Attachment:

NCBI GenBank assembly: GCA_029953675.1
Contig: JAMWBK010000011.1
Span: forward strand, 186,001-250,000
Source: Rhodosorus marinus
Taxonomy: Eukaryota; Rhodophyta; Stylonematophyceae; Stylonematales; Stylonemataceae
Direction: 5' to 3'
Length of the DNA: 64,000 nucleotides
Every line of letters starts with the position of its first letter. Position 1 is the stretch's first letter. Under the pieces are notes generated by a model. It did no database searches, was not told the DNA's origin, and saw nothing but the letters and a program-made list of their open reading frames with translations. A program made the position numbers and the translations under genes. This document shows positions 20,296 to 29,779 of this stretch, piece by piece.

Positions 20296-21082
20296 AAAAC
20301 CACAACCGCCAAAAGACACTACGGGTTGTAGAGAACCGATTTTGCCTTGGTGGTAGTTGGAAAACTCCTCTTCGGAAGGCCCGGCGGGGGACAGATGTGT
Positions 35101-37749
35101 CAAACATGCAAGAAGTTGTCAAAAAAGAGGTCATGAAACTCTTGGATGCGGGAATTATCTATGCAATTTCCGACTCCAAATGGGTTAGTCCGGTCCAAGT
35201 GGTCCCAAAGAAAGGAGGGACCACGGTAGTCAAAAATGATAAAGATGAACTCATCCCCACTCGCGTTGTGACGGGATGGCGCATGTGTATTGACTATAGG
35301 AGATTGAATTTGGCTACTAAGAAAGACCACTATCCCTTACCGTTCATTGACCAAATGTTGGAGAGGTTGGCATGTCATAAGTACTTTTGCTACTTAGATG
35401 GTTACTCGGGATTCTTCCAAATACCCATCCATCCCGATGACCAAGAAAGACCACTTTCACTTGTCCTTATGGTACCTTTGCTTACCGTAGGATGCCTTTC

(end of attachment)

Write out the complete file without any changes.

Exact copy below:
NCBI GenBank assembly: GCA_029953675.1
Contig: JAMWBK010000011.1
Span: forward strand, 186,001-250,000
Source: Rhodosorus marinus
Taxonomy: Eukaryota; Rhodophyta; Stylonematophyceae; Stylonematales; Stylonemataceae
Direction: 5' to 3'
Length of the DNA: 64,000 nucleotides
Every line of letters starts with the position of its first letter. Position 1 is the stretch's first letter. Under the pieces are notes generated by a model. It did no database searches, was not told the DNA's origin, and saw nothing but the letters and a program-made list of their open reading frames with translations. A program made the position numbers and the translations under genes. This document shows positions 20,296 to 29,779 of this stretch, piece by piece.

Positions 20296-21082
20296 AAAAC
20301 CACAACCGCCAAAAGACACTACGGGTTGTAGAGAACCGATTTTGCCTTGGTGGTAGTTGGAAAACTCCTCTTCGGAAGGCCCGGCGGGGGACAGATGTGT
Positions 35101-37749
35101 CAAACATGCAAGAAGTTGTCAAAAAAGAGGTCATGAAACTCTTGGATGCGGGAATTATCTATGCAATTTCCGACTCCAAATGGGTTAGTCCGGTCCAAGT
35201 GGTCCCAAAGAAAGGAGGGACCACGGTAGTCAAAAATGATAAAGATGAACTCATCCCCACTCGCGTTGTGACGGGATGGCGCATGTGTATTGACTATAGG
35301 AGATTGAATTTGGCTACTAAGAAAGACCACTATCCCTTACCGTTCATTGACCAAATGTTGGAGAGGTTGGCATGTCATAAGTACTTTTGCTACTTAGATG
35401 GTTACTCGGGATTCTTCCAAATACCCATCCATCCCGATGACCAAGAAAGACCACTTTCACTTGTCCTTATGGTACCTTTGCTTACCGTAGGATGCCTTTC